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Merlin, John Joseph

Merlin, John Joseph, London (b. 1735–d.1803). A very versatile ‘ingenious mechanic’, born in Belgium, who came to England in 1760. He specialised as a mathematical instrument maker but also enjoyed a reputation for horology and took out patents for musical instruments and furniture. His life and work are the subject of a major exhibition catalogue [Kenwood, London, 1985] which contains much biographical information and many details of his inventions. He is best remembered by furniture historians for his invalid or ‘gouty’ chair, a version of which was illustrated in Ackermann's Repository of Arts, 1811, pp. 225–26. The Iveagh Bequest, Kenwood owns an example as well as a portrait of Merlin. On 18 September 1788 Merlin wrote to Lord Howard of Audley End, Essex about a mechanical bedstead he had supplied costing £13 4s [Essex RO, D/DBY/A 46/10] On 30 April 1794 he supplied ‘a mechanical Gouty-chair with a foot and leg board complete’ costing £18 to Croome Court and on 13 March 1795 he provided ‘Gouty Chairs’ costing £42 10s 6d to the Duke of Northumberland. [V&A archives]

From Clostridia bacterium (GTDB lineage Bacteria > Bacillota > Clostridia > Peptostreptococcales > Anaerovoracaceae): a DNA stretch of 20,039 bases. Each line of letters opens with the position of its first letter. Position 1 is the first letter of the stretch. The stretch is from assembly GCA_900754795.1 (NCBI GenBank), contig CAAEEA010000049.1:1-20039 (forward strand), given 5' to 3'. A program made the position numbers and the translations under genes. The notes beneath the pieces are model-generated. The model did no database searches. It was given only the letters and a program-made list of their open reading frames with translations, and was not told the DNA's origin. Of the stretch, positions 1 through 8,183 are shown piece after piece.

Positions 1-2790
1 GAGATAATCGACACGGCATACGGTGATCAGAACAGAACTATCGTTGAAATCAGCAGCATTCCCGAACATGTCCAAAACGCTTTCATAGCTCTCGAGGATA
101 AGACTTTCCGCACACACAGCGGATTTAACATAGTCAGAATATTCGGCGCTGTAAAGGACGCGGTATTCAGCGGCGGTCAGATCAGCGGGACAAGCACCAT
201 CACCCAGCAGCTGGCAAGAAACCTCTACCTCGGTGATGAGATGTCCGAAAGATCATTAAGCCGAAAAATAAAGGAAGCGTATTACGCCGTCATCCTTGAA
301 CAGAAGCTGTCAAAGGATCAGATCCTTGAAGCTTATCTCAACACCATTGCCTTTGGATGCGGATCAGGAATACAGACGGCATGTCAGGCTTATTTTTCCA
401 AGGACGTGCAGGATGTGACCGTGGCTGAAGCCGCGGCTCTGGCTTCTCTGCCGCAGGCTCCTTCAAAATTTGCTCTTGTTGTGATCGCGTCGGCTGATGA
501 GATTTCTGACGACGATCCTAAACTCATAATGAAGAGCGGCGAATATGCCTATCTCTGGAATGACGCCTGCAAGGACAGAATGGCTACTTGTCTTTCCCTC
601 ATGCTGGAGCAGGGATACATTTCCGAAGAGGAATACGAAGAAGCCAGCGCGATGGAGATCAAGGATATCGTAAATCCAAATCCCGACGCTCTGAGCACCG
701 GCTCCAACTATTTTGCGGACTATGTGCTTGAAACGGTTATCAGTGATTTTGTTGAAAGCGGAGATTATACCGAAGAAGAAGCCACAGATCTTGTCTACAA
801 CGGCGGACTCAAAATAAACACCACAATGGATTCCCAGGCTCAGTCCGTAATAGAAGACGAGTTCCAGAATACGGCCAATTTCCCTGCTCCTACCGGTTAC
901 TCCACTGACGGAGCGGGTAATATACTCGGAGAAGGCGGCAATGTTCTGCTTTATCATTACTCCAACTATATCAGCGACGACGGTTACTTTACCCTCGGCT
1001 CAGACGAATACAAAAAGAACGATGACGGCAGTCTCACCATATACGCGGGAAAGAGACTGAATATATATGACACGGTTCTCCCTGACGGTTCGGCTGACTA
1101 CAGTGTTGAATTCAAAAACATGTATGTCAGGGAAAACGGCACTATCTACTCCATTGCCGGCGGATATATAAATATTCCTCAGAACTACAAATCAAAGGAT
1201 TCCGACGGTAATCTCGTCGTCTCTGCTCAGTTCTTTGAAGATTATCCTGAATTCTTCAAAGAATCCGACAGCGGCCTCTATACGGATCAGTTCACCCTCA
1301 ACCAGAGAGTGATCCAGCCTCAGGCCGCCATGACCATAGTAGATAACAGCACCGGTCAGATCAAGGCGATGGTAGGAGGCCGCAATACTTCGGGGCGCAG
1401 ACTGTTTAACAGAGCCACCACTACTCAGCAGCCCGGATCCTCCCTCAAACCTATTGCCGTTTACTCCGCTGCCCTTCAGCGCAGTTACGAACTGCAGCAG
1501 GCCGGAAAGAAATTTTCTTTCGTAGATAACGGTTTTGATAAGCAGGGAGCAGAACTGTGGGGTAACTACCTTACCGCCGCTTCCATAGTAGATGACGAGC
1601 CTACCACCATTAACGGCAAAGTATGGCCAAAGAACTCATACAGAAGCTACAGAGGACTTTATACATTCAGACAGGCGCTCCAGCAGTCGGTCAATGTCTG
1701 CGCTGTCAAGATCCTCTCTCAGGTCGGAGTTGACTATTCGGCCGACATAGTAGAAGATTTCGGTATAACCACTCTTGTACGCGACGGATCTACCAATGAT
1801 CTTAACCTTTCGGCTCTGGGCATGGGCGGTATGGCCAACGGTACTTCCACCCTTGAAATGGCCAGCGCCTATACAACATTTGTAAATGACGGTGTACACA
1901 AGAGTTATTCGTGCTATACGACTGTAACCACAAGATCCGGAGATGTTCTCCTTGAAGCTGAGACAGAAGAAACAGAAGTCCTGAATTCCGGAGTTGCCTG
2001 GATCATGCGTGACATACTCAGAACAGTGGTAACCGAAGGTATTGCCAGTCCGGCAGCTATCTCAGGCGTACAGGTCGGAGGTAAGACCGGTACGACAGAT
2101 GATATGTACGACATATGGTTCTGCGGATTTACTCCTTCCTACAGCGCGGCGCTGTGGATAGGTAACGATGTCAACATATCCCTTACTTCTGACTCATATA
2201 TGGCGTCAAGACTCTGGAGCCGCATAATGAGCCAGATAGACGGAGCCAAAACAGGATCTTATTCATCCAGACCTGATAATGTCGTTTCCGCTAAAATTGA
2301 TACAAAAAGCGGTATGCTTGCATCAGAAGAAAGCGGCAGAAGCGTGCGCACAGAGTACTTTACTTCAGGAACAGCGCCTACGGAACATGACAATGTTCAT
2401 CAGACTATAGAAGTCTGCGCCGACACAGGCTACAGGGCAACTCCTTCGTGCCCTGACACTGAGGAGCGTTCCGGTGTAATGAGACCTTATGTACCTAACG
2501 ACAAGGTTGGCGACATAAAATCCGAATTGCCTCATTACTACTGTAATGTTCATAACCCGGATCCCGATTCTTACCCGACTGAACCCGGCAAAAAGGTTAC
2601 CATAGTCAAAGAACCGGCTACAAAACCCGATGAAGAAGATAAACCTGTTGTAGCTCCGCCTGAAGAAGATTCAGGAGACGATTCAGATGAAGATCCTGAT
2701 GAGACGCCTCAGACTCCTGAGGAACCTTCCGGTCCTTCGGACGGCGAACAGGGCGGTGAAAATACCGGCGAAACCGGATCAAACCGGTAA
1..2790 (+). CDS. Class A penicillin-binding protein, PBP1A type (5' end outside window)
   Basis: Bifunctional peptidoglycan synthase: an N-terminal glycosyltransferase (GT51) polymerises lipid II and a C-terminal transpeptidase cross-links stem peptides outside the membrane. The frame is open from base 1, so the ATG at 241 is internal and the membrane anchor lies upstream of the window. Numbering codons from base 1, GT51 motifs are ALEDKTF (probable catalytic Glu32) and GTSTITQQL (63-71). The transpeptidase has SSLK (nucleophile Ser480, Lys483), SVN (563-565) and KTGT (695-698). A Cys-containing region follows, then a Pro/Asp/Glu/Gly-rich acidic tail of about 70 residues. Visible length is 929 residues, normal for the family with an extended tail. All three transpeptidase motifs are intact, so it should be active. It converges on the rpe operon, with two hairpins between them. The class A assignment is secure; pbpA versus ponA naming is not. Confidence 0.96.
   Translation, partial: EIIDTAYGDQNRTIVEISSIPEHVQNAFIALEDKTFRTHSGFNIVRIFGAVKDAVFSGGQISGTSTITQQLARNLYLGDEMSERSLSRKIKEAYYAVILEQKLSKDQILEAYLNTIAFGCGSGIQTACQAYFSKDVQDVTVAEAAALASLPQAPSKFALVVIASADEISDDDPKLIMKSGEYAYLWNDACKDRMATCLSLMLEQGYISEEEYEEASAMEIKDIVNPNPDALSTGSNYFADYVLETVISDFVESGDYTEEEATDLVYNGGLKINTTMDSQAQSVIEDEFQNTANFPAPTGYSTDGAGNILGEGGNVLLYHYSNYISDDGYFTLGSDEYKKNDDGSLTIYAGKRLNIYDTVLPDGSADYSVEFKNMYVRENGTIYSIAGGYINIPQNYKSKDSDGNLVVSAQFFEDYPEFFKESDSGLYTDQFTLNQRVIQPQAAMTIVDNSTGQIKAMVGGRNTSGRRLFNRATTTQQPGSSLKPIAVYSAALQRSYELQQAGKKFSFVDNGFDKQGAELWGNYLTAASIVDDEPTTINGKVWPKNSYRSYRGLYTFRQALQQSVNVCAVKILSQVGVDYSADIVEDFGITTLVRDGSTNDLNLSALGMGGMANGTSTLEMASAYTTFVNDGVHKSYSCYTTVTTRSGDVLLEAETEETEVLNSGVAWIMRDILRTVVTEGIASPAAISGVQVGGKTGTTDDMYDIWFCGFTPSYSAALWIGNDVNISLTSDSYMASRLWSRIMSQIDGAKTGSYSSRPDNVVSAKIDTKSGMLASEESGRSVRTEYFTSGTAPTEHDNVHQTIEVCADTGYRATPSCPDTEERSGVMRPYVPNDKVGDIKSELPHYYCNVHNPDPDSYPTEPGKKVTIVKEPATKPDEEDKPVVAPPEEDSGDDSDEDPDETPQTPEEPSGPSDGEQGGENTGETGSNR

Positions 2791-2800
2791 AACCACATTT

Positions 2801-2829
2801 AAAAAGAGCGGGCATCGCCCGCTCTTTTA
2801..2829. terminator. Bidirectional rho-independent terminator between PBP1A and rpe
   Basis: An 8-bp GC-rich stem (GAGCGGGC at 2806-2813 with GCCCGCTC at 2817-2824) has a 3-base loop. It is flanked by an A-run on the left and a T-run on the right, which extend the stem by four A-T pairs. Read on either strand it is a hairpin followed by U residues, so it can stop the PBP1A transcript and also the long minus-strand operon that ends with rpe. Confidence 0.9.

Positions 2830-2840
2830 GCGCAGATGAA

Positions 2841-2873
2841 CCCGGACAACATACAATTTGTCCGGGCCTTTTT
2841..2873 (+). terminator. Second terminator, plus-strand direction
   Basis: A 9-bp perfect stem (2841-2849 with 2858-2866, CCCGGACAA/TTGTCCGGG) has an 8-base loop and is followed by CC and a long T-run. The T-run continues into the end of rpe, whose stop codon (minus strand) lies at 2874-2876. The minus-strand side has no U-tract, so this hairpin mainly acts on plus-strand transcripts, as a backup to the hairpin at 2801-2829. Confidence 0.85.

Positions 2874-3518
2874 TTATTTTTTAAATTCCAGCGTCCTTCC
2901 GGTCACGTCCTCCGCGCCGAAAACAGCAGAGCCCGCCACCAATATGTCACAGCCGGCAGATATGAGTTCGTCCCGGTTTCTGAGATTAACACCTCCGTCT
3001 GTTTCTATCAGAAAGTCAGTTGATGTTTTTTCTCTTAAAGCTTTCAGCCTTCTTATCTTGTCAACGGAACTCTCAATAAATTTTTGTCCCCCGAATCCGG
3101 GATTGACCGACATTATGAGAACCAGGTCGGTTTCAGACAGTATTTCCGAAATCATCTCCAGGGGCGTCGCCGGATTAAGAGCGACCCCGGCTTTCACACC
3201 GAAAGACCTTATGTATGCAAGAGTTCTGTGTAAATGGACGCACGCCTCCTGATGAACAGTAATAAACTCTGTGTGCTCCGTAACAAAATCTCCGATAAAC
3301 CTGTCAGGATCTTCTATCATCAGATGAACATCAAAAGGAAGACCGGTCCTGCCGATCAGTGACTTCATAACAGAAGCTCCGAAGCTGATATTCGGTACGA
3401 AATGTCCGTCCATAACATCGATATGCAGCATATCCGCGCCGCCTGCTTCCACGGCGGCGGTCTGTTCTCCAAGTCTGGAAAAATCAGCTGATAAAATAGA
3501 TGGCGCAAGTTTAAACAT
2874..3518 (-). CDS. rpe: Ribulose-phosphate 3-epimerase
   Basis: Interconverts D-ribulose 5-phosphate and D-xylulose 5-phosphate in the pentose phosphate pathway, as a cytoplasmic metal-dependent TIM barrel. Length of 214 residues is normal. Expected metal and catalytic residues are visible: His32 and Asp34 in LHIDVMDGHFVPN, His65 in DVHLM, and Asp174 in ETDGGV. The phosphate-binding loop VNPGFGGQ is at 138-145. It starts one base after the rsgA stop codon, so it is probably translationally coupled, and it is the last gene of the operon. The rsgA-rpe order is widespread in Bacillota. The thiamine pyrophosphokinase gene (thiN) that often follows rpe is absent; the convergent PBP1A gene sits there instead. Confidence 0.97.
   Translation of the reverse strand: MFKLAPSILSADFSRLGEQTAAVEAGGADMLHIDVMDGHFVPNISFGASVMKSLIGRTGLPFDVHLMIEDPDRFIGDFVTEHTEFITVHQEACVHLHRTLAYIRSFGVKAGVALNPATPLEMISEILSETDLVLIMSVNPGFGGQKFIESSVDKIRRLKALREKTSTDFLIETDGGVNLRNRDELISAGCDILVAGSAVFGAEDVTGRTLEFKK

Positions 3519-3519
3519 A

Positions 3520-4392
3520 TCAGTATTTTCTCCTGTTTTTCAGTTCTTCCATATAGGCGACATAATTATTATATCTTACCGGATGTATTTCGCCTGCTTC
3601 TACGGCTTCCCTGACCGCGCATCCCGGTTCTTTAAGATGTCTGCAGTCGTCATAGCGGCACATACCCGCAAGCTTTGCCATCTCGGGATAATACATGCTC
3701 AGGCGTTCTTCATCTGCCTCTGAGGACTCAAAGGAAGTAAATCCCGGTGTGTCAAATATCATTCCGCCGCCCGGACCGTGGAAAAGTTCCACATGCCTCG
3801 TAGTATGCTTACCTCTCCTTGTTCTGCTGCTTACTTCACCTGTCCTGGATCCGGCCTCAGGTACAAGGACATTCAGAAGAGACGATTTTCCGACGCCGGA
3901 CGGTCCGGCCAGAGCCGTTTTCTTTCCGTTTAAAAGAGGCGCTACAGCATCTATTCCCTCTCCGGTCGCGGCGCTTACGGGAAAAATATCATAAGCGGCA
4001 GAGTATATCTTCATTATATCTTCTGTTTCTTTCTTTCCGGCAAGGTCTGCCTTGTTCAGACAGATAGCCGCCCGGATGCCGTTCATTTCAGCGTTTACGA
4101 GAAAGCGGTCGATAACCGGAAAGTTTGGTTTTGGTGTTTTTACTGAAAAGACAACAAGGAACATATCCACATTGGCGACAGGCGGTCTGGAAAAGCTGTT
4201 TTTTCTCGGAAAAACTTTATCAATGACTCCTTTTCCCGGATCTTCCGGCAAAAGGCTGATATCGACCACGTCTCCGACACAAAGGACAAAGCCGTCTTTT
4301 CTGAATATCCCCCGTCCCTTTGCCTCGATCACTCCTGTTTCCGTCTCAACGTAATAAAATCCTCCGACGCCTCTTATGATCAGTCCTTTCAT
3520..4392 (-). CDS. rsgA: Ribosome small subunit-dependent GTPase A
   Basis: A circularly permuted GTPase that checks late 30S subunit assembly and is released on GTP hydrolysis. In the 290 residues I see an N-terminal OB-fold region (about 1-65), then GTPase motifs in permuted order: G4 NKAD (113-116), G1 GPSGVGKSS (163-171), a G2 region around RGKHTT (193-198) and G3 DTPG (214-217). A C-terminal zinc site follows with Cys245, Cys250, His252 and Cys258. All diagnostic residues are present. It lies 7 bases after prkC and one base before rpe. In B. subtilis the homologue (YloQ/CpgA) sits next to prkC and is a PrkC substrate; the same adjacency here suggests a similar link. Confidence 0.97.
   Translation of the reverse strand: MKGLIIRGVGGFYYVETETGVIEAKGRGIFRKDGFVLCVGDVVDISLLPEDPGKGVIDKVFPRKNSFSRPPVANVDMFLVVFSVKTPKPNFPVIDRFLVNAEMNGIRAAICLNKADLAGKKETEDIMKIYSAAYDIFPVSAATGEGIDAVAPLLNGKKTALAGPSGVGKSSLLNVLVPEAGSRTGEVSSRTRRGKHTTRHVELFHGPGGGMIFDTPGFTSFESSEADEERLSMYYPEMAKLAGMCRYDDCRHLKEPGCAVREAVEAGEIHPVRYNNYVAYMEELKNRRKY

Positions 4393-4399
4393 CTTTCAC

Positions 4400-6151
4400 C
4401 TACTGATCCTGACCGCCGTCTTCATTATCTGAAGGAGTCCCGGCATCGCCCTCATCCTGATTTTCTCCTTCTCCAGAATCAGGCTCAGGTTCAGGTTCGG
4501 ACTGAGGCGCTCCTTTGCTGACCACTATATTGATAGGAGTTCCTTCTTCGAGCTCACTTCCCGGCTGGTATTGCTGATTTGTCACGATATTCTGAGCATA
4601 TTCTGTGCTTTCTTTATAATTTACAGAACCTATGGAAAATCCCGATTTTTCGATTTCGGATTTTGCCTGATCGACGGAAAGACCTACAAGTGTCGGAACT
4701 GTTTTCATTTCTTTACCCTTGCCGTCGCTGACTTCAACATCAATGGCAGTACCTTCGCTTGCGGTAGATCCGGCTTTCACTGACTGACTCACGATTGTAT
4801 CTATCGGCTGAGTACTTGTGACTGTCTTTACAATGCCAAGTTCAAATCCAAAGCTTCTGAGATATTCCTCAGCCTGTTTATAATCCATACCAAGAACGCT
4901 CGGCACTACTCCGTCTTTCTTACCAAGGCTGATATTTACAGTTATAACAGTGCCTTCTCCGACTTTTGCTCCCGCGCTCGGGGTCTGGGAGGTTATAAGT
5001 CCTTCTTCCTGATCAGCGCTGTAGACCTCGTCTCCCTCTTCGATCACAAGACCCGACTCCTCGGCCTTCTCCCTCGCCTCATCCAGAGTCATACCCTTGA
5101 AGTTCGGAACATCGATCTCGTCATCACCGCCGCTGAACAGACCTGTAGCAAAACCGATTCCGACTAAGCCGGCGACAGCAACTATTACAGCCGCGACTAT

The original entry from Dictionary of English Furniture Makers, 1660-1840 can be found at British History Online.